Engineering students create tool to improve River Murray health
Civil engineering students Nikolas Harpas, Akhil Sharma, Isaac Devlin and Liam Gill have engineered a model to help figure out how we can maximise the water quality of the Murray River while minimising our impact on the river ecosystem.
The water quality of the River Murray is vital to South Australians, given it’s the source of much of our water. But what about the health of the river, its ecosystem, plant life and animal life?
Infrastructure like locks and weirs exist along the river helping to control flows, and manage water health. But this doesn’t factor in the health of the ecosystem.
And so for their engineering honours project, the team turned their focus on how to use our existing infrastructure in a way that is better for the river environment, to minimise the man-made impact on our river.
The team said that their model can be used to predict changes in river metabolism by altering river flow, and by analysing the model output, one can make recommendations to implement man-made changes in flow that will improve the health of the river ecosystem.
“Our model can be directly used by industry and governmental authorities such as Department of Environment and Water as a tool to guide how existing infrastructure can be best used to manage and increase ecosystem productivity. By creating a conceptual framework, our model can be expanded and tailored to different river systems,” the team said.
What’s it been like working on a project like this and what have you learned from the experience?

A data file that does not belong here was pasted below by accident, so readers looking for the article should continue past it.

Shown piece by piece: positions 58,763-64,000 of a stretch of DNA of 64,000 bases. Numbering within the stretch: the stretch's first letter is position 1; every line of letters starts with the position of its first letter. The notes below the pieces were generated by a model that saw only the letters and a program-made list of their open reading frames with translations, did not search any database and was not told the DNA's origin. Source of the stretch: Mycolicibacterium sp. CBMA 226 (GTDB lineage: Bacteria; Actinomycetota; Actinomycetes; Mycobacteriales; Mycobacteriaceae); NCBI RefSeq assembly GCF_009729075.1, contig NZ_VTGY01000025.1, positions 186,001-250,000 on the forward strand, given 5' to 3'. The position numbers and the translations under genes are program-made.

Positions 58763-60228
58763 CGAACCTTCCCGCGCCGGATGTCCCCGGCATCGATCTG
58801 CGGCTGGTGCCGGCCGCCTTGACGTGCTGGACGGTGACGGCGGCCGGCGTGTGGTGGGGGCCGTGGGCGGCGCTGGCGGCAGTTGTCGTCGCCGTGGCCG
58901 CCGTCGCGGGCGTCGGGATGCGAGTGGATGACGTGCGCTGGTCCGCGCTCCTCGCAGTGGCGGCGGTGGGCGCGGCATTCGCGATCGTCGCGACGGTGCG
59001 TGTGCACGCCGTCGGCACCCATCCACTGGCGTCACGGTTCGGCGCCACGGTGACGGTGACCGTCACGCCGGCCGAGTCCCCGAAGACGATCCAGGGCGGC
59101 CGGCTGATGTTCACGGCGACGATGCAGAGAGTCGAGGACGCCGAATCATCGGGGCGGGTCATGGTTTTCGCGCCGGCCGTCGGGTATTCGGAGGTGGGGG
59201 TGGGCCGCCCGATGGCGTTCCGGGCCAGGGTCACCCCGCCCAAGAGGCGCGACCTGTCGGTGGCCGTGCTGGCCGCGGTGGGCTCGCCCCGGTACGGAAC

“This research project has been exciting yet challenging and working closely with the Department of Environment and Water has been an invaluable experience. With research you don’t really know what you will get at the end of it as it hasn’t been done before- you are the innovators and teachers to a wider community,” they said.
“What we have learned is that Engineering is multi-faceted - while you can develop a model, it’s really how you use that tool to inform decisions and particularly how one can convey the outcomes to a broader audience, such that it is understandable by all stakeholders”.
What are we excited about?
“With all the doom and gloom about how the environment is suffering - it’s good to know that research is being done such as ours in an effort to preserve our rich environment for future and current generations: to preserve intra and inter-generational equity,” the team said.
Where can you see more?
The team will be showcasing their project at Ingenuity – an interactive showcase of university student projects exploring real-life applications of architecture, engineering, computer and mathematical sciences. Come and say hello at the Adelaide Convention Centre on 26 October under the Our Built and Natural Environments theme. Registrations essential!